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[PG] Valve Sued In Germany Over Game Ownership - Page 15

post #141 of 503
Quote:
Originally Posted by NinjaToast View Post

Do you think I like how they do business? You are sadly mistaken, I just don't live in a fantasy land where I believe used games wont hurt the market of PC gaming. I'm aware I don't own the games in my steam library, I'm aware that used games benefit the consumer and I'm aware my rights are being violated by not being able sell games. However you still fail to see that the PC market literally means nothing to publishers when used games are involved. You wanna talk about being taken advantage of, just look at all the promises devs and publishers put out to appease the PC market that never actually come. I don't agree with not having the right to own my games nor the ability to sell them but I'm not naive enough to think the used market wont alter how the PC market is treated.

You DO own your list.

And there are MANY ways they could get around this and they're already doing it successfully on the console market. VIP codes and one off "gifts" for first time buyers that aren't transferable. There is absolutely nothing about used games that will destroy the PC market.
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post #142 of 503
Quote:
Originally Posted by Mad Pistol View Post

This is a very dangerous path for Germany to be walking. The ramifications of a decision to allow players to "resell" their games will mean dire consequences for consumers.

  • First, there will be court costs. That will dip into profits, so operating costs will go up. Guess who that's passed on to?
  • Second, everything in Steam's library is license-based (as is virtually anything in the software world), where the creator of the software owns it and Steam is selling you a license to use it. For anyone (including a governing body) to believe that they own something that is intellectual property that they didn't create is foolish. That reason, alone, gives Valve the right to counter sue any governing body that wishes to pursue this course of action.
  • Third, by achieving a victory here, it will cause piracy and abuses of the system to skyrocket. Piracy will become more rampant because the definition of physical goods and intellectual property will be skewed (intellectual property being sold as physical goods). Therefore, people will be able to get away with more illegal activities when it comes to software acquisition based on a "gray area" in the law. DRM will be powerless to stop this.
  • Fourth, developers will make less money. Less money means less projects, less projects means less creativity, and so on. It's a dangerous snow-ball effect.
  • Fifth, scamming using a resale system will become rampant.
  • Sixth, people will attempt to push that they can "sell" their Steam account, which means that a price will have to be assigned to a set of data. That presents a massive problem because no one will want to buy anything new when they can get the same "product" at a lower price.
  • Seventh, digital media does not degrade in performance on its own over time. Software may become outdated, but it is the same as the day it was released UNLESS the software company that owns the intellectual rights makes an update. Because of this, it is reasonable to believe that the value does not degrade either unless the software itself has become outdated. So what sort of price do you assign to intellectual property?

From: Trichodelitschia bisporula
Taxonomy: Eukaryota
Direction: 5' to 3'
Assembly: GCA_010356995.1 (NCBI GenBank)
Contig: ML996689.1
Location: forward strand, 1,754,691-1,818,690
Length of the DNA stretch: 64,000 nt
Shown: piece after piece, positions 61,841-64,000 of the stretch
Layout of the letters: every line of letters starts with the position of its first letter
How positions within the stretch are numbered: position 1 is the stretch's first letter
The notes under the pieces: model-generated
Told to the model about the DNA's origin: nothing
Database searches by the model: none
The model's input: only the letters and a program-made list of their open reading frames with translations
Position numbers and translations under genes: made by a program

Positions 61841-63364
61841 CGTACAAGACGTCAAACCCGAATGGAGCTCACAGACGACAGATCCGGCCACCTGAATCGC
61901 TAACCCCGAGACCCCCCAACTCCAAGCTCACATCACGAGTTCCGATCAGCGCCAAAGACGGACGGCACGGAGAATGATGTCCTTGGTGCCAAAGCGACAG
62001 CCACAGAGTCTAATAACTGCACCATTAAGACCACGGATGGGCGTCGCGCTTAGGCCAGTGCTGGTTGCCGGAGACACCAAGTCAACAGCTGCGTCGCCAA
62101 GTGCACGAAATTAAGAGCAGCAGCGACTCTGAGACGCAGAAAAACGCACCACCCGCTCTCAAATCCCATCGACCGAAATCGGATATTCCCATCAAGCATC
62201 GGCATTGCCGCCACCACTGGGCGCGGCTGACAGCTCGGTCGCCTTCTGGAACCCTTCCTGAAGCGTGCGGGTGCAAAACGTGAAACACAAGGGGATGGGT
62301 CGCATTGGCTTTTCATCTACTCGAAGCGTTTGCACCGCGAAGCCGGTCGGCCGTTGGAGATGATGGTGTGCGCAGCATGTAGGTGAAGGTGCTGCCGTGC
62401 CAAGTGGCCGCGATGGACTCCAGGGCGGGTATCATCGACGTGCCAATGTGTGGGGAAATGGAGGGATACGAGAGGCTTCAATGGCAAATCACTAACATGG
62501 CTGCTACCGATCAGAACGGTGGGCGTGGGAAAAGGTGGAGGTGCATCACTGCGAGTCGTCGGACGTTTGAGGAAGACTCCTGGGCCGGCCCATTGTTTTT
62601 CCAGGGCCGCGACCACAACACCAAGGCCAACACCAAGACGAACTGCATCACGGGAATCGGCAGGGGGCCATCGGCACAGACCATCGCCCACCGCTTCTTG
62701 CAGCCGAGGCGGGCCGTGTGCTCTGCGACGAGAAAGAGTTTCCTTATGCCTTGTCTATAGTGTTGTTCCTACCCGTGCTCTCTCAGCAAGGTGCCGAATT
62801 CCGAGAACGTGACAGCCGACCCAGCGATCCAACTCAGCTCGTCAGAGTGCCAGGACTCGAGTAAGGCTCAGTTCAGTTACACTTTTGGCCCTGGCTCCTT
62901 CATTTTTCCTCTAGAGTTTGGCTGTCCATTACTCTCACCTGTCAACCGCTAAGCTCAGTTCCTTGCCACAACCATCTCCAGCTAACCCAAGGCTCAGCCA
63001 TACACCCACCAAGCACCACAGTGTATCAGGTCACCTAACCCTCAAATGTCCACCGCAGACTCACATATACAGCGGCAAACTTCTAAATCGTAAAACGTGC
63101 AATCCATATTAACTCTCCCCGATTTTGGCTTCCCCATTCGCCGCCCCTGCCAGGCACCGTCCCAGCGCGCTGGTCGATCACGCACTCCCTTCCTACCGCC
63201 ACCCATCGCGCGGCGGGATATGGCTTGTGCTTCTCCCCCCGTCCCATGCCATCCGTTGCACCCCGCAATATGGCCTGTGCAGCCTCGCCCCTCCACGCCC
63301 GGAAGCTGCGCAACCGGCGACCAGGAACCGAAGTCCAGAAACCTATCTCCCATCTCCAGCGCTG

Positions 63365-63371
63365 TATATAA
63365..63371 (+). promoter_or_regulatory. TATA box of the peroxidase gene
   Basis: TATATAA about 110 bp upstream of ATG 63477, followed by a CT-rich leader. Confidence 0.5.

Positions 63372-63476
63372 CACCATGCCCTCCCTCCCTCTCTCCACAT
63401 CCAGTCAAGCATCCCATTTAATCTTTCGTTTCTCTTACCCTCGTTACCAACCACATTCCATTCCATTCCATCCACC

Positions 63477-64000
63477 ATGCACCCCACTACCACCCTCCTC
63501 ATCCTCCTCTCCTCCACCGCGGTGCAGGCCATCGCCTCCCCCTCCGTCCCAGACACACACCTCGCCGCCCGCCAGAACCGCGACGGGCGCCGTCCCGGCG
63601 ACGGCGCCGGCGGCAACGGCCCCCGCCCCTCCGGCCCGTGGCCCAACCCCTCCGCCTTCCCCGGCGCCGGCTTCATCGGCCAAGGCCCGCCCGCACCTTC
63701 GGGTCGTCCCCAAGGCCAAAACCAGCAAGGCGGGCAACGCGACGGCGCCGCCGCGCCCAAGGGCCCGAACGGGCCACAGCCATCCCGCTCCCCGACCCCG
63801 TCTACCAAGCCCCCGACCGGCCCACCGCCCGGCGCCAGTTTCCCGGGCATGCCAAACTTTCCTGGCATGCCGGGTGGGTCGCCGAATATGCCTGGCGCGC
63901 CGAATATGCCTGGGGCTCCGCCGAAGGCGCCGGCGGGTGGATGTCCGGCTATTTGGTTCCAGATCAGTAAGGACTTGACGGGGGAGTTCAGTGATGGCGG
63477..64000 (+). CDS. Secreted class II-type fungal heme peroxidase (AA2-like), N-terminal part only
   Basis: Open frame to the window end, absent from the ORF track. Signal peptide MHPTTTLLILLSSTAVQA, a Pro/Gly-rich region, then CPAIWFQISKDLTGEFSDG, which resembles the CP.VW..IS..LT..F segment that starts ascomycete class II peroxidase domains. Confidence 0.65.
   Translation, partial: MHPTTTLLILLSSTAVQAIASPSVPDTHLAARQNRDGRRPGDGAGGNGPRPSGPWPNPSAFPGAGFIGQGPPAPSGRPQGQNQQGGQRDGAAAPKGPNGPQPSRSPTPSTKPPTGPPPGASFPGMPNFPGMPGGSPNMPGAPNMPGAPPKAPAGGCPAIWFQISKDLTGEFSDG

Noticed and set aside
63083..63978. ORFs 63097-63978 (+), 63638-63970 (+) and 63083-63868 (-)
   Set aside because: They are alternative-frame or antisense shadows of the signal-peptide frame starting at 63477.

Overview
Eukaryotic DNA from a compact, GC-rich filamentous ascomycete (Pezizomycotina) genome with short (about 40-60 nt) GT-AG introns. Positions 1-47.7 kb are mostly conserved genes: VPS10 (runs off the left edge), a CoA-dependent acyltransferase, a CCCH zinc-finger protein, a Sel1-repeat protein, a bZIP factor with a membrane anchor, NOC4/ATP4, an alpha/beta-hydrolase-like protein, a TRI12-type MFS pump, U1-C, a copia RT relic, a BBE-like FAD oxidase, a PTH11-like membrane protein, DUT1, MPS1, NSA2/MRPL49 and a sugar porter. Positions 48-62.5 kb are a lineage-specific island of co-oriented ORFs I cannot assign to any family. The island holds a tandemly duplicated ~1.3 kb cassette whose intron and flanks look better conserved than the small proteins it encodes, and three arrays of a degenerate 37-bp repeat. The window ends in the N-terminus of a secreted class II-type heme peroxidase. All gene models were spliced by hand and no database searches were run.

• Eighth, the consumer is owed NOTHING for intellectual property that is not theirs. The license is worthless without intellectual rights, which is assigned to one person and one person only. It will be akin to selling a video card second hand and it not coming with a warranty... this means that the software will be sold AS IS with no additional updates being required. Again, that's a dangerous prospect.


I'm sure I will think of more, but you get the point. There are so many negatives to this that the positives are completely diminished. With any luck, more people will realize that selling something that is not "physical goods" is a bad idea, no matter how you spin it.

Sorry for the Double post, but I Just read this, and You sir, have put it beautify!
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post #143 of 503
I don't like this, please take away my rights! Cuff me while you're at it too. I'm down with $1m dollar fine and 10 years prison for selling my old phone so hey, what's in a game? Take it away as well! Haha.
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post #144 of 503
No one is taking your right away, this is the way thing already are. The aim is to try to fix it without completely blowing the whole thing up.
Quote:
Originally Posted by ejb222 View Post

Dude...most cars last longer then games. When was the last time you played anything that came out in 1996 let alone any productivity software? I bet their are more used cars(let alone other items) that are older than 1996 for sale on CL. So digital media has a finite lifespan too.

Whether or not you would play it isn't really the point, it does not have a finite lifespan. It ages but does not break the same way a car would.
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post #145 of 503
Quote:
Originally Posted by Rubers View Post

You DO own your list.

And there are MANY ways they could get around this and they're already doing it successfully on the console market. VIP codes and one off "gifts" for first time buyers that aren't transferable. There is absolutely nothing about used games that will destroy the PC market.

I own the games my list? No I own the codes, not the ISO, not the disc, the code. I'm aware this has been beaten like an already dead horse but I know when I own a game and when I do not.

Console market != PC Market

Sorry but I personally don't see used gaming market being beneficial to PC gaming. That is my opinion at least and I have seen to many horrible truths to believe otherwise. xD
post #146 of 503
All this "the cost will be passed on to the consumer" stuff is silly. By that logic any attempt to restrict what corporations do will result in a worse situation for the consumers.